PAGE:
My first experience with the fiction works of C.S. Lewis was with reading The Chronicles of Narnia. My wife and I were on vacation in England in 1966 when I bought my first of many sets of the Narnia stories.
I remember finding the stories fascinating as both good story and as allegory. But it wasn’t until reading Surprised by Joy, Lewis’s autobiography, that my appreciation for and intrigue with Lewis’s ability to bring an almost tactile reality to his work brought me to another level of appreciation.
As the poet says, “The sky had turned round.” What I had read were the words of Siegfried and the Twilight of the Gods. What I had seen was one of Arthur Rackham’s illustrations to that volume.
…Pure “Northernness” engulfed me: a vision of huge, clear spaces hanging above the Atlantic in the endless twilight of Northern summer, remoteness, severity… and almost at the same moment I knew that I had met this before, long, long ago. …And with that plunge back into my own past, there arose at once, almost like heartbreak, the memory of Joy itself, the knowledge that I had once had what I had now lacked for years, that I was returning at last from exile and desert lands to my own country, and the distance of the Twilight of the Gods and the distance of my own past Joy, both unattainable, flowed together in a single, unendurable sense of desire and loss….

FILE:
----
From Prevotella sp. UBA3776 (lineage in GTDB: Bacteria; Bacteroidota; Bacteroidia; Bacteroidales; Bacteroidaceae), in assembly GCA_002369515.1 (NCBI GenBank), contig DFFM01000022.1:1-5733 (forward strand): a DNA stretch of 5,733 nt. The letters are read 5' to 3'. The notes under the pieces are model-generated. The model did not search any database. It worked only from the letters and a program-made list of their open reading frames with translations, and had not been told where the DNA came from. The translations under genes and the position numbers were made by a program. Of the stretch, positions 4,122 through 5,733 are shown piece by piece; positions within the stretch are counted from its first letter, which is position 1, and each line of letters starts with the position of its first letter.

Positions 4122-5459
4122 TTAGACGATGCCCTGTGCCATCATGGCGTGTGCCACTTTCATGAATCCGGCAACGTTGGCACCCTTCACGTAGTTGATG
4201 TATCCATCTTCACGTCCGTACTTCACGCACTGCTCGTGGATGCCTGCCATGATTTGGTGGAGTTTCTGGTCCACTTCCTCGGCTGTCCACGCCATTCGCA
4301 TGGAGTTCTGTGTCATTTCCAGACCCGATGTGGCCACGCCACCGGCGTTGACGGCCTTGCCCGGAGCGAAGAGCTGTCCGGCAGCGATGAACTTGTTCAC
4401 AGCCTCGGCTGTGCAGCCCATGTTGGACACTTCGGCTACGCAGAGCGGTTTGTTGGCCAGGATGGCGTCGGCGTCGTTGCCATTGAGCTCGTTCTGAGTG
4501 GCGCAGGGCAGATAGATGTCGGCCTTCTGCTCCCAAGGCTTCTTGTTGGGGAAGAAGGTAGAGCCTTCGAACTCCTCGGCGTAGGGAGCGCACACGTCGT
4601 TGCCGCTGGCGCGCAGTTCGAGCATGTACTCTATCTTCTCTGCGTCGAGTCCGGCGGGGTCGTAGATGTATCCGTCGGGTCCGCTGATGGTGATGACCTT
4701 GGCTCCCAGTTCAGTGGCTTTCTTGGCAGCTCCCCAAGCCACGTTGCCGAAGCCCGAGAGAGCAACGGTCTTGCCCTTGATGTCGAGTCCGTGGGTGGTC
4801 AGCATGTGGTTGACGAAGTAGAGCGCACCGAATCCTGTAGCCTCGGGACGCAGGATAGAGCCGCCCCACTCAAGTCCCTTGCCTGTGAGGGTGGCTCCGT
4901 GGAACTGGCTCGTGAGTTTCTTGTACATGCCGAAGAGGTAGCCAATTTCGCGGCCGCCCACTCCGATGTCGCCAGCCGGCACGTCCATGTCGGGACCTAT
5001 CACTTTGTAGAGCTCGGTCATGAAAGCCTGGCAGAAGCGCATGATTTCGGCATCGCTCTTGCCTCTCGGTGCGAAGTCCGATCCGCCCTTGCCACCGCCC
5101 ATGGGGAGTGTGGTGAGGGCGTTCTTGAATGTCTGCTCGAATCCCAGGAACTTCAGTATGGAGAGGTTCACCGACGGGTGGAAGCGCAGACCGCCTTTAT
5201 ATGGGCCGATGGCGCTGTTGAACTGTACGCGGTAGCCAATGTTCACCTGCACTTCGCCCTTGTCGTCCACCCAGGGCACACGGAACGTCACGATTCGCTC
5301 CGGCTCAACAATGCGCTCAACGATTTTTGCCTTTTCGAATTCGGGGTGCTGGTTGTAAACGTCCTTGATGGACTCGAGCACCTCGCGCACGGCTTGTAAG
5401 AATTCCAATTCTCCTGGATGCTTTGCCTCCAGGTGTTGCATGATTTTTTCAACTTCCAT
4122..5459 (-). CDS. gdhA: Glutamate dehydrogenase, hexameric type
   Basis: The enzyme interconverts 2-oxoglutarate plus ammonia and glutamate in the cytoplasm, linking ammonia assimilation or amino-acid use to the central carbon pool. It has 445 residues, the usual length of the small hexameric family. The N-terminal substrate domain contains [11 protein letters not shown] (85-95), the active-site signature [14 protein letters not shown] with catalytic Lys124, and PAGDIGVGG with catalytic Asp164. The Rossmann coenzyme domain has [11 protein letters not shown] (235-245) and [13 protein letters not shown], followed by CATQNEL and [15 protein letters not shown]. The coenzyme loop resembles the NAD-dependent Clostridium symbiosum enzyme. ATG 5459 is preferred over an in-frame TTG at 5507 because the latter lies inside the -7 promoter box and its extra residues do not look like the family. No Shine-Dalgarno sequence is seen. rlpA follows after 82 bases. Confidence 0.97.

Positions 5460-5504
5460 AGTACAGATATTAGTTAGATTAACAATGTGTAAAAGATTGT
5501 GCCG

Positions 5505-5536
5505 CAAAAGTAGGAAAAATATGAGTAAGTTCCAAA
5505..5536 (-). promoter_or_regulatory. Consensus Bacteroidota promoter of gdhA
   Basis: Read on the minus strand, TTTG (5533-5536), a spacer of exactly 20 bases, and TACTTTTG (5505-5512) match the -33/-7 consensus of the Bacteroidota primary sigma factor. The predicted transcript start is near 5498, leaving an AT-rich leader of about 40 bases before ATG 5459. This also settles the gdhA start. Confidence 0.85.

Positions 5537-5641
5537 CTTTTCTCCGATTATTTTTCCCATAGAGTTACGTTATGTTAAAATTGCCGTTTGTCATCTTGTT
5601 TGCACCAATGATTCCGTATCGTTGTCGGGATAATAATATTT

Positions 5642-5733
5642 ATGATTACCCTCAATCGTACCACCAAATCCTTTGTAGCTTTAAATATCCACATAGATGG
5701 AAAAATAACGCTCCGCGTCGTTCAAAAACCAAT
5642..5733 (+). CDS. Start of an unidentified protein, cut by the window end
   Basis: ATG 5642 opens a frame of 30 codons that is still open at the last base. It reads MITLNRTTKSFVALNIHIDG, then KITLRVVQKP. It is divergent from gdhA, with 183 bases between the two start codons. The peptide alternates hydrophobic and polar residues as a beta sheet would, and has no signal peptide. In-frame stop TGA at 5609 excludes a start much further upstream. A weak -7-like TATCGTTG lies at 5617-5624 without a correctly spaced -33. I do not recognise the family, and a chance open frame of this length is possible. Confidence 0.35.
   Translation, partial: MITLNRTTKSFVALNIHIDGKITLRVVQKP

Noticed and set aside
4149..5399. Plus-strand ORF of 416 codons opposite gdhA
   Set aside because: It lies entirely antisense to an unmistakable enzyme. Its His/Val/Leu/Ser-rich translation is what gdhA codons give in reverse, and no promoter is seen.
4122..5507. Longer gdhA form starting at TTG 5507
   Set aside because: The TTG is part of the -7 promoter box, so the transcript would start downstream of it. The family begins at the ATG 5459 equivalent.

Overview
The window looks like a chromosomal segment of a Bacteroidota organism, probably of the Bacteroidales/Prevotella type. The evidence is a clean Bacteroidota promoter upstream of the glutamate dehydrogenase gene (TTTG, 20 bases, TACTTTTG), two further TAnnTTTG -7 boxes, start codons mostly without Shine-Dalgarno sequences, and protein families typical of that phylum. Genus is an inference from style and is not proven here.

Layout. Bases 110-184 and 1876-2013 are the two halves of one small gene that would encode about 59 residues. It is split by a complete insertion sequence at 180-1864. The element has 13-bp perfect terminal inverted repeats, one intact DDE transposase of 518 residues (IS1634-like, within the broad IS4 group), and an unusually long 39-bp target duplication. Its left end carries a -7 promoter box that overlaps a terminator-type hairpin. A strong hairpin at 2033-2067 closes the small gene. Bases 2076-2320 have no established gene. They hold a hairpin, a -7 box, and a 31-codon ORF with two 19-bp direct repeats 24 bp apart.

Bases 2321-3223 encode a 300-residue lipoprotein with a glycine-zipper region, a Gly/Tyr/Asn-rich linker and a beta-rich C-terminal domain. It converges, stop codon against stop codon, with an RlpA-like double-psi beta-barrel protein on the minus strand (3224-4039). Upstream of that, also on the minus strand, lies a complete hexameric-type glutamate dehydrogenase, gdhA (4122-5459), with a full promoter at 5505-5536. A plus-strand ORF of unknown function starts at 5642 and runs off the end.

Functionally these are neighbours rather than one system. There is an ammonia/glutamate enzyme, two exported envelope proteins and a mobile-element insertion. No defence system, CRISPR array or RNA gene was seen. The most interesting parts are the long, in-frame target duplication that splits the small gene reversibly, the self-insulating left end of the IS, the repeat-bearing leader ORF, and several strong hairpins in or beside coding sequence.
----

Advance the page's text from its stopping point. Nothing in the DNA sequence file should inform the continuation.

Understanding what Lewis meant by “joy” is very important to understanding Lewis himself. In Surprised by Joy he describes what it was for him by describing the experience: “…it is that of an unsatisfied desire which is itself more desirable than any other satisfaction. I call it Joy, which is here a technical term and must be sharply distinguished both from Happiness and from Pleasure. Joy (in my sense) has indeed one characteristic and one only, in common with them; the fact that anyone who has experienced it will want it again. …I doubt whether anyone who has tasted it would ever, if both were in his power, exchange it for all the pleasures in the world.”
I knew something of this, growing up in the Midwest. The times my family went to Northern Michigan are magical in my memory: the pines, the rugged land, sparse population, wild lakes, and the vastness of Lake Michigan. I referred to it in my own memory as “the North” and found it full of mystery.
So you can imagine what happened in my own memory upon reading the words “pure northernness engulfed me.”
A few years later I began teaching at Wheaton College and made a point of seeking out fellow faculty member Dr. Clyde Kilby, a renowned expert and acquaintance of C. S. Lewis, to present him with my idea for a book on Lewis that we might do together. We did the book in 1972 and early 1973 and called it C.S. Lewis: Images of His World. It was published in late 1973 by Eerdmans Publishing and has just released in a new format (with greatly improved reproductions).